Copyright © 2022 Albuquerque Journal
Editor’s note: The Journal today profiles the two Democrats running for state attorney general in the June 7 primary election as part of a ongoing series examining contested statewide races.
Both candidates vying for the Democratic nomination for the state attorney general are formidable elected officials currently holding high-powered jobs. And both are lawyers, as required by the state Constitution.
But there’s a distinct contrast in styles, personalities and experience.
Brian Colón has practiced civil law, and pushed for transparency and accountability in government since his election as State Auditor in 2017. A former state Democratic Party chief and longtime community fundraiser, he touts his ability to build relationships and bring people together.
Raúl Torrez is an outspoken two-term criminal prosecutor overseeing the state’s largest district attorney’s office, who most recently has led a fight to fix what he calls New Mexico’s “broken” criminal justice system. He touts his independence and says he doesn’t mind “ruffling feathers” along the way.
The Attorney General’s Office has primary authority for enforcement of consumer protection and antitrust laws, prosecution of criminal appeals and some complex white-collar crimes, training and certifying peace officers, and most natural resources and environmental matters, according to the current AG’s office.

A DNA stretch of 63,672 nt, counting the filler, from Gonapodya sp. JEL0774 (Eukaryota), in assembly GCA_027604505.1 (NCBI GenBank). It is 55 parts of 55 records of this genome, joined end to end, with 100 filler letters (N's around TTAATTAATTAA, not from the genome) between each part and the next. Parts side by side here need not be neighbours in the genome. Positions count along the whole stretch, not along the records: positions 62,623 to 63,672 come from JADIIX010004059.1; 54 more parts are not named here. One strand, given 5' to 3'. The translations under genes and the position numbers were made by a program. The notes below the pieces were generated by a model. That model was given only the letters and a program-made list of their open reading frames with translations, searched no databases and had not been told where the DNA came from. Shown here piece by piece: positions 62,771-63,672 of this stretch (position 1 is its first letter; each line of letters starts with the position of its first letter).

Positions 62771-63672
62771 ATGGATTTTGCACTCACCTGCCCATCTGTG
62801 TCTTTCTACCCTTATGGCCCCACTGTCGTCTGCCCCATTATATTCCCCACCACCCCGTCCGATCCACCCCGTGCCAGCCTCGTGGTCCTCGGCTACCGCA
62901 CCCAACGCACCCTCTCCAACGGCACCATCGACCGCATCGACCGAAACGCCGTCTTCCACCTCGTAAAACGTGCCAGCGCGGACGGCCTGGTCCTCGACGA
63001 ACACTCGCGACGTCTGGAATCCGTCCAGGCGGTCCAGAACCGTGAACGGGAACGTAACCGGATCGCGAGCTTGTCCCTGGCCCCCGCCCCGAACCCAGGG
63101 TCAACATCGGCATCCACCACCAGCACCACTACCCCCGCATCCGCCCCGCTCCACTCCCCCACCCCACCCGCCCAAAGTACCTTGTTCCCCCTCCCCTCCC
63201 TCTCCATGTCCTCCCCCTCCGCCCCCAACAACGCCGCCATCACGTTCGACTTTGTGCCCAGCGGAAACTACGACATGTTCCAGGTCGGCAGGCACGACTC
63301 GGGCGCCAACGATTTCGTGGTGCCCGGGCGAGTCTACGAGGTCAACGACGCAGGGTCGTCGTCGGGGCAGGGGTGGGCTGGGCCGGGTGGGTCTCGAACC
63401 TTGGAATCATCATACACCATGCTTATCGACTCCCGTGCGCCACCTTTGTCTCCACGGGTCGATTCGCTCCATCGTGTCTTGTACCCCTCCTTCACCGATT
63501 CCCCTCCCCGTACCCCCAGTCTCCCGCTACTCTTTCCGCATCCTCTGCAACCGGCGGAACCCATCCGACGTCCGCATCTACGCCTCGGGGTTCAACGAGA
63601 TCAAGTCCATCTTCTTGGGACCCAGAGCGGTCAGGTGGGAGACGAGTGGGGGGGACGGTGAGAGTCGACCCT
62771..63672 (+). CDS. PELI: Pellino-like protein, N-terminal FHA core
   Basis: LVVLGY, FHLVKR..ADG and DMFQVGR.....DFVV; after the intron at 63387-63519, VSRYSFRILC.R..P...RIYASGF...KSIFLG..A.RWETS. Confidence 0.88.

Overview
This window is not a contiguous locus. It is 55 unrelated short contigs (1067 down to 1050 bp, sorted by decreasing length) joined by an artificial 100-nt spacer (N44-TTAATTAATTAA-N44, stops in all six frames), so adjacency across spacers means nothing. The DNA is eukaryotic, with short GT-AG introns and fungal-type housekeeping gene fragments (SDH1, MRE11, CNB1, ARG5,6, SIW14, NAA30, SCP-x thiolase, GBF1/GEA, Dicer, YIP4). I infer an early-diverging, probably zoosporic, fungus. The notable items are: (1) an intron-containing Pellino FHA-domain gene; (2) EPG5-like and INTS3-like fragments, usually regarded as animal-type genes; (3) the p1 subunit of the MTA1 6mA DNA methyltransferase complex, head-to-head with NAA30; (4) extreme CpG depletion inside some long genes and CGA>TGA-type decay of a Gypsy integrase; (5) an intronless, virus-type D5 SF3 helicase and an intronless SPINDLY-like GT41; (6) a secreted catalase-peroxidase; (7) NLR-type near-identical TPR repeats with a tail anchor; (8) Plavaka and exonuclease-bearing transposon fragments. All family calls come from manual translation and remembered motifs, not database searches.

Departing Attorney General Hector Balderas, who is term-limited, also has taken the lead on prosecuting public corruption involving state officials and investigating violations of the state’s open records law – two other responsibilities typically left to the AG’s office.
But this year, crime fighting, particularly violent crime, has framed the political debate in the AG race.
Rising crime is a hot button issue in political campaigns across the country, and the two Democrats running in the June 7 primary say they believe the state’s top attorney can have an impact.
Torrez points out he’s a career prosecutor while accusing Colón of being a career politician. Colón, who has no criminal prosecution experience, has attacked Torrez’s record running the Albuquerque-based office of 100 attorneys, calling him a “failed” DA.
There’s also disagreement between the two over the AG’s office reliance on out-of-state counsel to litigate civil cases for New Mexico taxpayers. Colón defends the current practice while Torrez wants to find ways to keep more of the legal work in-house.
Both are waging aggressive campaigns that feature attack ads, and the gloves came off during a recent KRQE television debate.
There are less high-profile, but still-important issues facing the next attorney general, they agree.
For example, the next AG could very well play a role in protecting reproductive rights in New Mexico if the U.S. Supreme Court overturns Roe v. Wade, they say.
The winner of the Democratic contest will face Republican attorney Jeremy Gay of Gallup in the fall general election. But either Colón or Torrez will have the edge, given that Democrats have held the seat all but three times in the state’s 110-year history.